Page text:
Sunday, May 12, 2013

Along the Banks of Goose Creek

Life’s little lessons: What I learned growing up near Goose Creek.

  • Don’t swim alone—I almost drowned until my dad saved me.
  • How to swing from a rope tied to a tree branch and drop into the swimming hole.
  • Always remember to let go of the rope 'only' over the water. I don't want to explain this. Sort of embarrassing, but I learned.
  • Don’t’ walk barefoot to the swimming hole. Forget the snakes and creepy crawly things; it’s the sand briars and sowthistles that get you.
  • A very large black snake can swallow a rabbit.
  • The wood of wild cherries is toxic. Don’t use the branches to roast hot dogs or marshmallows.
  • Seining for minnows.
  • Fishing worms (nightcrawlers) are bigger in the woods along the creek than the ones we dug up in the barnyard.
  • Put the windows down when riding in Granddaddy’s old Buick. He would always forget and leave an old coffee can of fishing worms in the hot car. Phew! OMG!
  • Cussing at a tangled up homemade stick fishing pole—this is where I learned I was a spaz.
  • Ivory soap bars that float are great for Saturday night baths in the creek on a warm summer’s evening.
  • There are so many stories about catfish barbs and stings I don't know who to believe. I've never been stung or punctured by a catfish. The tales say the whiskers are barbs; others say they're as soft as a dog's whiskers--I'm not brave enough to test this. I do know the dorsal fin is sharp and the bacteria (didn't know this word as a kid, we called it germs) can cause a world or hurt and infection.

A coming-of-age mystery along Goose Creek. Available on Amazon’s Kindle Books.

Everything he was to become happened near a small creek in rural Virginia…

Goose Creek rises in the Manassas Gap of the Blue Ridge Mountains and flows east and northeast until emptying into the Potomac River. Along the way various streams, branches, and other creeks flow into it.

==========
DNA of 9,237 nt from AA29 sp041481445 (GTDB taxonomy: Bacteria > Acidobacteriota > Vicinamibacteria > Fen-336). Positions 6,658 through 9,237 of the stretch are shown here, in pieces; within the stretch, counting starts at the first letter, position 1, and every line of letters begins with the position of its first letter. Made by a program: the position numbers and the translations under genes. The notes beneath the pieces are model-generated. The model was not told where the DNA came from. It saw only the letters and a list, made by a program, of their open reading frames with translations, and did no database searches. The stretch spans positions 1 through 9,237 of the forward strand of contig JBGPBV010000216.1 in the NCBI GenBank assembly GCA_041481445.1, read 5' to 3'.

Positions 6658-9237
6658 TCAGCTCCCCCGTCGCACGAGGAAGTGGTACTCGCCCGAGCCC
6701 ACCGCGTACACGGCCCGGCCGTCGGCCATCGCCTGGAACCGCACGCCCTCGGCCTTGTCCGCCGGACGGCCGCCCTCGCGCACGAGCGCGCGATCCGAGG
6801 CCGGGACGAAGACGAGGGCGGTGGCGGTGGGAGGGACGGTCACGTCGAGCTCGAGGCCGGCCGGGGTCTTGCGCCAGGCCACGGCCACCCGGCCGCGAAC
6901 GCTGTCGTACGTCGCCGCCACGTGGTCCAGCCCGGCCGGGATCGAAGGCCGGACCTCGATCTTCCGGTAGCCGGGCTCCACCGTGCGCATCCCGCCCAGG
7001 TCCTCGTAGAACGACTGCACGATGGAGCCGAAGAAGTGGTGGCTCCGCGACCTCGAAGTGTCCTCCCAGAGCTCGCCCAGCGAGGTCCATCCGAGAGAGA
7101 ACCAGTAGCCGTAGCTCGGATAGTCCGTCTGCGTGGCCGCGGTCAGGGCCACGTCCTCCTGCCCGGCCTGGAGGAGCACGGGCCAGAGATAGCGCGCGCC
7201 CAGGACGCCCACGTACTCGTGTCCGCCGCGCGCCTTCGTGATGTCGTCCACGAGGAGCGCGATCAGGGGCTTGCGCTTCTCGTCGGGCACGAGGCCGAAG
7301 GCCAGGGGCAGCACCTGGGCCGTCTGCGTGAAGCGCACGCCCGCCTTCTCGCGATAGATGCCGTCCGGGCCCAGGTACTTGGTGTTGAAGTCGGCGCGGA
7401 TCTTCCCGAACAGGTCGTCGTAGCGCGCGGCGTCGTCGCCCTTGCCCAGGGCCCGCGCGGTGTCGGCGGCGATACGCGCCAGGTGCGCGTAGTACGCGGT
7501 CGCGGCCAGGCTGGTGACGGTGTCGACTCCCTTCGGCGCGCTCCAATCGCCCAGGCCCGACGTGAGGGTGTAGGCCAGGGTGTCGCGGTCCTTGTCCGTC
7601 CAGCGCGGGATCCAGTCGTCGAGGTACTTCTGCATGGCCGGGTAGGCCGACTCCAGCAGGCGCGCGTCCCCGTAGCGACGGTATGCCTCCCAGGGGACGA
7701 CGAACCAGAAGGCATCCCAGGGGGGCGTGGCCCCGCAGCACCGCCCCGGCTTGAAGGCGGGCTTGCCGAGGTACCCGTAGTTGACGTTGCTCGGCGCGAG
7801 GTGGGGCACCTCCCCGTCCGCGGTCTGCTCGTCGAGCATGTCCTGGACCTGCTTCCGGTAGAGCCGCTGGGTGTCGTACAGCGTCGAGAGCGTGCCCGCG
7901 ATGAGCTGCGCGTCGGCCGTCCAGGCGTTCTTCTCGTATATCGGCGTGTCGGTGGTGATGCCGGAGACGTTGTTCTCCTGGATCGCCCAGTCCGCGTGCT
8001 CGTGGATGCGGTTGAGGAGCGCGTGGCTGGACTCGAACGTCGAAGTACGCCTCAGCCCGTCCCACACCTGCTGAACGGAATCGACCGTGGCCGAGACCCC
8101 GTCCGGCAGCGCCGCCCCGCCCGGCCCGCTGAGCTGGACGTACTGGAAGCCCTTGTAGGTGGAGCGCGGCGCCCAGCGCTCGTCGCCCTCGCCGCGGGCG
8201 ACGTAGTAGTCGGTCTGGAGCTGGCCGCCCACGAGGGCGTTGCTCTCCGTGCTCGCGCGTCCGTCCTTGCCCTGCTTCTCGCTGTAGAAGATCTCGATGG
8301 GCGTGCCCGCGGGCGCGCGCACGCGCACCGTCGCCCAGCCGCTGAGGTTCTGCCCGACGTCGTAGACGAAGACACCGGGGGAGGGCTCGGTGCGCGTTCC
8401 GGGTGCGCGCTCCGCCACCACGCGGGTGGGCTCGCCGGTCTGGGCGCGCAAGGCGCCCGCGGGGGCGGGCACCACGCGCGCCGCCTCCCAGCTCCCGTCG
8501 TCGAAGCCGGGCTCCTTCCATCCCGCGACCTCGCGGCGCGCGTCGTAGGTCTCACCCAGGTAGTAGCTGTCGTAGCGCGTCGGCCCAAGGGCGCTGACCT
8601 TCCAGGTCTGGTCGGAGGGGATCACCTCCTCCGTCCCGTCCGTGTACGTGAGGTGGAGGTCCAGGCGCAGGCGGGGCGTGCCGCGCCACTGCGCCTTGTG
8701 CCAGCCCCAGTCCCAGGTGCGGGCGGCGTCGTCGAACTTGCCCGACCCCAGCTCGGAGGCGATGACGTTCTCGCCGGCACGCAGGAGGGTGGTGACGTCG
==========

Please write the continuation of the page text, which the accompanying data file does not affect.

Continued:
Goose Creek colloquialisms (my first language): 

  • crik – creek
  • ain’t – am not
  • conniption – emotional fit
  • fetch – get
  • ornery – just plain mean and ugly
  • cuss - a person who is grumpy and not very nice (usually a male); i.e., an ornery old cuss
  • reckon – suppose
  • yonder – over there
  • lish – leash
  • ruf - roof
  • gimme – give me
  • y’all – you all (singular)
  • all y’all – you all (plural)
  • poke – bag or sack
  • ‘tll the cows come home – a very long time (probably never)
  • awl – oil
  • tars - tires, like on a bike or car
  • britches – trousers/pants
  • dang/darn/dern – soft swearing
  • fixin’ – getting ready to do something
  • hankerin’ – yearning
  • druthers – preference
  • ain't that a hoot - funny
  • ain't worth a hoot - having no value
  • don't give a hoot - don't care
  • don't give a lick – don’t give a damn
  • lickin' – spanking or beat up
  • whoopin' - spanking or worse
  • piddly – small amount
  • s*&# or get off the pot – make up your mind
  • skedaddle – leave in a hurry
  • used to could – used to be able to
  • yankee – you either are or you aren't according to the old timers
  • ole lady – wife
  • ole man – husband
  • holler – yell at your ole man (my ole lady hollers at me sometimes)
  • hootin' and hollerin' - acting all crazy
  • taters and maters – potatoes and tomatoes
  • four rooms and a path - no indoor bathroom
  • lightnin' bug - firefly
  • dinner - midday meal (lunch)
  • supper - evening meal (dinner)
  • wanna - want to
  • 'lessen - unless (let's go to town 'lessen you don't wanna) notice how colloquialisms can avoid ending a sentence with a preposition
  • someone left the gate open - heavy traffic - waiting for a break at a stop sign 

Credit: PublicDomainPictures /

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